Herbie Mann Comin' Home

Sunday, July 31, 2011

Overnight


















 

What consoles you in a haunted house, not windows -- fierce eyes -- nor corridors of air -- breath of the beast -- and there's only a grey sun ever and the lands around, they're weeds, and you've always a chill and coming down with something

And the estate agent refrains from the stories of the prior owners, who've 'moved on' due to a death in the family they had to dispose of the property quickly which is why a place this large can be sold at such an available price


I rise very thirsty having trouble with the covers, my feet not finding the slippers and my calf cramping and there floats a tiny -- a fly that is just an infant -- fly in the water glass it must have dipped and been overwhelmed now placid on the calm

And in skimming it dry onto a raft of kleenex, its dim twitching and I rinse the glass and swab the lip before drinking so very much of the water and flipping a switch and having only the nightlight to follow back to the flat place where I am to lie


And it is nervous and 3 and I dream about pushing on the heavy doors and outside is my dad, he of the long-passed-on, wearing a sick-cap and smiling and glad to see me there and hugs my hand and I know that the house is a house for the dead

I want to say something true but grind mum.  Lilies.  Taken at long exposure, the recumbent quiet of Victorian child corpses.  The dream shakes, dehydrated by caffeine and cold-meds, and the dawn world, unrested, is unalive outside and by me goes a fly.


.

10 comments:

  1. Very different from what I normally read but I still read it three times. Each time I enjoyed it more than the previous.

    ReplyDelete
  2. oh love your dream world too Truly...and am so happy to see your visit and pleasant to return it...the paths and tunnels of this otherside is full of possiblity and stepping into it nightly is one of the pleasures of living...bkm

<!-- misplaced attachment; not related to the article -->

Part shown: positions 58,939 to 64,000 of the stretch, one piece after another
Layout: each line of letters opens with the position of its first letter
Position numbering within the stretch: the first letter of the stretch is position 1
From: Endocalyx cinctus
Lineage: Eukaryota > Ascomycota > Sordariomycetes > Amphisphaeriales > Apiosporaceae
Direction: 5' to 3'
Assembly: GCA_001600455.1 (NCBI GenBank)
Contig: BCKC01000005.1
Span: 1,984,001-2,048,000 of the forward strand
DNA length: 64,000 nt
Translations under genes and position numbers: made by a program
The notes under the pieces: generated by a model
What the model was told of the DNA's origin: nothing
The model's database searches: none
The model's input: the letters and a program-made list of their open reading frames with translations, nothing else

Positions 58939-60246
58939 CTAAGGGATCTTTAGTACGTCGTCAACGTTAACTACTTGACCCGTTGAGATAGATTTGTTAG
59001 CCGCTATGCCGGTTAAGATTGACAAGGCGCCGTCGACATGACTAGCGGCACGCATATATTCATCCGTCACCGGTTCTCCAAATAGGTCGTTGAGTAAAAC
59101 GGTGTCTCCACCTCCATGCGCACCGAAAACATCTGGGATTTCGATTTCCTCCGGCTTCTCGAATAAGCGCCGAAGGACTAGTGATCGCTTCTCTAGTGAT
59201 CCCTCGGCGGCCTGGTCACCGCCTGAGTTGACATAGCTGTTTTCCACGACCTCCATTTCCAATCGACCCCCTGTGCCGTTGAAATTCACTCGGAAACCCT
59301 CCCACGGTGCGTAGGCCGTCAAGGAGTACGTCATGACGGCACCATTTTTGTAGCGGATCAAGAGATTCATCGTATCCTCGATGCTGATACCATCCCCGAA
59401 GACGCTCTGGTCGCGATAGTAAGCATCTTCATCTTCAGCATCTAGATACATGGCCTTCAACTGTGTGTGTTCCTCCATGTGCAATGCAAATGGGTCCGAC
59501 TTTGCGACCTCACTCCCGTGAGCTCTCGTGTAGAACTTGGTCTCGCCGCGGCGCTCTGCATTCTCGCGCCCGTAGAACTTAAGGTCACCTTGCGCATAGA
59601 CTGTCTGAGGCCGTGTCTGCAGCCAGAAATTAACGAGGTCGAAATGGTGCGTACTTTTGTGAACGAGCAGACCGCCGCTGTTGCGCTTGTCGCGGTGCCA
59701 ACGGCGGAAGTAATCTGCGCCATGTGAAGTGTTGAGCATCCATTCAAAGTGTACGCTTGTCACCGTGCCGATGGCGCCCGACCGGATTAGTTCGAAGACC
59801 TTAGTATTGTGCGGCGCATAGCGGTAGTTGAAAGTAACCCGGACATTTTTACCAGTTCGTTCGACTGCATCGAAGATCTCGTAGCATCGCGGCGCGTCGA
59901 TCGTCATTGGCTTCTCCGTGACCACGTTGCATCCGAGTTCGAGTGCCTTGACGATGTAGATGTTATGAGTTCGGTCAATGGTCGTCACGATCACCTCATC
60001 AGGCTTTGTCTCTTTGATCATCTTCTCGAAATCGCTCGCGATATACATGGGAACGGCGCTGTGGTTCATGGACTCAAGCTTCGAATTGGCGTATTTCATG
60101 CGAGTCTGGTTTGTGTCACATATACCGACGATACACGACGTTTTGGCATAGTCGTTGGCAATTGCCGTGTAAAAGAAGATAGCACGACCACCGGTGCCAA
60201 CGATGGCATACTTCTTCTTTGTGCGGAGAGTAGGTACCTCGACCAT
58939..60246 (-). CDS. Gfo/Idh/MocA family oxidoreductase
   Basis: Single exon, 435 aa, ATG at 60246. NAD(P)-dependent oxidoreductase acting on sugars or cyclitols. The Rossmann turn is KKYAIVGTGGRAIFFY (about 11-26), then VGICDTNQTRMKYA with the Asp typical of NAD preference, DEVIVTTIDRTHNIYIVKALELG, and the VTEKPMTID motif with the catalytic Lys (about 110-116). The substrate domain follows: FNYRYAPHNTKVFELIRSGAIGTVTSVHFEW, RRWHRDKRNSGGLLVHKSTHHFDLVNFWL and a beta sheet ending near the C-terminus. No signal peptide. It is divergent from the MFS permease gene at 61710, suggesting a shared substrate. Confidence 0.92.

ReplyDelete
  3. I like your style of writing. I was taken by this poem because it brought back memories of staying the night at my father's apartment when he was too weak and ill to be left alone. Those were difficult times but we were together.

    ReplyDelete
  4. booguloo (Michael),

    Glad this worked for you. It grew on me, as well.

    Trulyfool

    ReplyDelete
  5. Barbara,

    I'd like to say that 'life is but a dream, shaboom, shaboom', but we do note the different textures among what we recognize as 'imagination' and 'dream' and 'routine everyday' and 'emotionally charged moment'. Et cetera.

    I'd like to live strictly in the 'imagination', and try my best to insert it into the routine. And by-pass some of the 'emotionally charged' and any 'dream' that has horrific edges.

    We'll keep working those paths and tunnels, right?

    TFool

    ReplyDelete
  6. Raining Iguanas (JG),

    Thanks for the pat on my style. Quite antithetical to what I wrote for many years, and clearly to be considered wild and poor by verse formalists.

    By 'street poets', not wild enough.

    I'd call it a kind of free verse, tugging at, if not deconstructing, sentence grammar.

    This poem held images of my father. Most potently from a recent dream -- although I am not in any way validating the poem on the grounds of 'it actually happened'!

    The dad dream is mixed with a couple of movie haunted house residues plaited around and smeared with notions of seances. No particular scene.

    Thanks, bro!

    Trulyfool

    ReplyDelete
  7. This was truly fascinating.... interesting concepts and style, fresh and real while also mysterious and a bit eerie. :] xx

    ReplyDelete
  8. catieeliza,

    Thanks for your fascination. In a way, I'm 'just a piano player' here. The atmosphere is partly my own night sweats and partly film eerieness.

    Ever see The Innocents? Deborah Kerr movie from 1961. Sensational.

    Actually, I recently saw an Australian DVD of Benjamin Britten's The Turn of the Screw, based on Henry James's classic novella.

    That opera held so much of what the movie did, I wonder if the movie's director Jack Clayton or Truman Capote, the screenwriter had tapped into Britten.

    (Wikipedia credits a 1950 William Archibald play -- source, too, for Britten, in 1954?)

    ReplyDelete
  9. Looking for a Magpie connection - but I guess 'I can't get started' is the only one I'll find...Different!

    ReplyDelete
  10. Trellisimo,

    I still haven't gotten started!

    Thanks, Trell!

    Trul (yfool)

    ReplyDelete